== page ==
NASAL ALLERGY

An abnormal reaction of the nasal tissues to certain allergens, which tends to start in childhood. Vasomotor
rhinitis starts in the 20s and 30s.

Causes

Predisposing

  • Hereditary: Family history of similar or allied complaints
  • Infections may alter tissue permeability
  • Psychological and emotional factors in vasomotor rhinitis

Precipitating

  • Changes in humidity and temperature
  • Dust mite, infections
  • Certain foods; drugs, e.g. acetylsalicylic acid
  • Alcohol, aerosols, fumes

Clinical features

  • Often present in school age children
  • Sometimes preceded or followed by eczema or asthma. Less common in persons >50 years old
  • Paroxysmal sneezing
  • Profuse watery nasal discharge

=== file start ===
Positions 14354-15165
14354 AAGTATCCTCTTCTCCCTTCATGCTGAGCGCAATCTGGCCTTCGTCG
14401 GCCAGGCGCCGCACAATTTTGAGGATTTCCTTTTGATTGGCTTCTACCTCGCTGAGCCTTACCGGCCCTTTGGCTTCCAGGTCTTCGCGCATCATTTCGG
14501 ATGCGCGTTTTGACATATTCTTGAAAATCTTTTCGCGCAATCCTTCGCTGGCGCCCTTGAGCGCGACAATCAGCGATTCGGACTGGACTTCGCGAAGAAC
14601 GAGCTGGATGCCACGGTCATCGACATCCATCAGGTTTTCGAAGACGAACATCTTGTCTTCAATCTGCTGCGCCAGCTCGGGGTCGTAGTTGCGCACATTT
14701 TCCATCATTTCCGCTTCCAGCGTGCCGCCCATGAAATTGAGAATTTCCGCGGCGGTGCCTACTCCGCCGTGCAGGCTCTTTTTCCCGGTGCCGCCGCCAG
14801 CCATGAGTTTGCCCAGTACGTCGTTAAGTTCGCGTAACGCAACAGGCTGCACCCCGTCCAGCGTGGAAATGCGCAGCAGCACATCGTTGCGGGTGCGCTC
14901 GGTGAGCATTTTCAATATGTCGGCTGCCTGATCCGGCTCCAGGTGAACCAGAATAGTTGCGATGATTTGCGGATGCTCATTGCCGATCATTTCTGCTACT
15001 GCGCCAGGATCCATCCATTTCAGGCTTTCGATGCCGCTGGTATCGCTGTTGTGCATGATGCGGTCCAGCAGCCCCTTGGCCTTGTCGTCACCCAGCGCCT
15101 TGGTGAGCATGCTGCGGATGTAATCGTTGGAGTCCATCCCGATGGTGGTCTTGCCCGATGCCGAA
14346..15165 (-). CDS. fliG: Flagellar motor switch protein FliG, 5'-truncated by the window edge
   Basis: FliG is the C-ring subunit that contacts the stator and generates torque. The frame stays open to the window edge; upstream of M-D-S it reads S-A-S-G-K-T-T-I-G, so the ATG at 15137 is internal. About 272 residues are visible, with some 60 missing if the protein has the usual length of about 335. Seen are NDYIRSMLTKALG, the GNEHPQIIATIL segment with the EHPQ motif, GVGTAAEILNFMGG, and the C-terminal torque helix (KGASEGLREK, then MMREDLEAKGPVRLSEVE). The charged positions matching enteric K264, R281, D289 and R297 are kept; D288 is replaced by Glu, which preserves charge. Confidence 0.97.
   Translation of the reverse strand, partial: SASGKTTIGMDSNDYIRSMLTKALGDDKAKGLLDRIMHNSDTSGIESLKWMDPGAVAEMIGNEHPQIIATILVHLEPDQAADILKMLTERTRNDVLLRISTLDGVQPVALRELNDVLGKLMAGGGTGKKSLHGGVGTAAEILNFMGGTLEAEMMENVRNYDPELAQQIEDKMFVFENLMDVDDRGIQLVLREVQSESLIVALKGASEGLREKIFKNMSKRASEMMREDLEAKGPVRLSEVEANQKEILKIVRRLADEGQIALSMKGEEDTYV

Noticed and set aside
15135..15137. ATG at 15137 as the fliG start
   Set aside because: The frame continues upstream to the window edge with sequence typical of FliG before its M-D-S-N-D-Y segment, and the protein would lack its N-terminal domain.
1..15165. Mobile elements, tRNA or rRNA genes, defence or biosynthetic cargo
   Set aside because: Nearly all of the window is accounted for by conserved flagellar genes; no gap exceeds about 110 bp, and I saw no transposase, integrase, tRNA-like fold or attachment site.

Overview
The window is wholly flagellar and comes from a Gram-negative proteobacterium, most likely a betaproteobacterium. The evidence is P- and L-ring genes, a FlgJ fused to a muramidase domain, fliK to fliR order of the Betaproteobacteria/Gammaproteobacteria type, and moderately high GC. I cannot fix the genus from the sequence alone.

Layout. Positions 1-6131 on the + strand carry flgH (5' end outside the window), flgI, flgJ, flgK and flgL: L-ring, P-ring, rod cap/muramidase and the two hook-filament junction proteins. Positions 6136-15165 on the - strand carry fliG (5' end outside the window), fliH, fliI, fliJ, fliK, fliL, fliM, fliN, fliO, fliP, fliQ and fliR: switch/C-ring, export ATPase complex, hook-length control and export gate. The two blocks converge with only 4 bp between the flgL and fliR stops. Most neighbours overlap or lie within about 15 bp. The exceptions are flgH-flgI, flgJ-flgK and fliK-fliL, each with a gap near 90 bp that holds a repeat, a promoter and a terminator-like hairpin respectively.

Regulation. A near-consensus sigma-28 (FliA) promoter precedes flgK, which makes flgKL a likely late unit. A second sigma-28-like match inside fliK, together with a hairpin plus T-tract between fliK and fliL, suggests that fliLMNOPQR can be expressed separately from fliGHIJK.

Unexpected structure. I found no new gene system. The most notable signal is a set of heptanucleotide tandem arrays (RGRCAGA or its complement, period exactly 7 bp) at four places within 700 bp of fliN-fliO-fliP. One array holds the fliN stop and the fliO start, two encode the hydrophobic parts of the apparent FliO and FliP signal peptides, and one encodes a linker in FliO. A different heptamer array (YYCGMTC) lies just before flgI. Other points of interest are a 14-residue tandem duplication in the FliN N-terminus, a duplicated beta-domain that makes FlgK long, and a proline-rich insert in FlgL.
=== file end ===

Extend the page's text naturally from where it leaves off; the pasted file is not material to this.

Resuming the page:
• Nasal obstruction, variable in intensity and may alternate from side to side
  • Postnasal drip (mucus dripping to the back of the nose)

Investigation

  • Careful history is most important
  • Large turbinates on examining the nose

Differential diagnosis

  • Nasal infection
  • Foreign body
  • Adenoids (in children)

MANAGEMENT

  • Avoid precipitating factors (most important)
  • Reassure the patient
  • Antihistamines, e.g. Chlorphenamine 4 mg every 12 hours for up to 21 days, then as required
    thereafter if it recurs
  • Nasal decongestants, e.g. Pseudoephedrine or xylometazoline
  • Surgery may be required if there is obstruction of the nose
Caution
  • Do NOT use vasoconstrictor nasal drops, e.g. Pseudoephedrine and Xylometazoline for >7 days or
    repeatedly, since they can cause rebound congestion and alter the nasal environment making structures
    hardened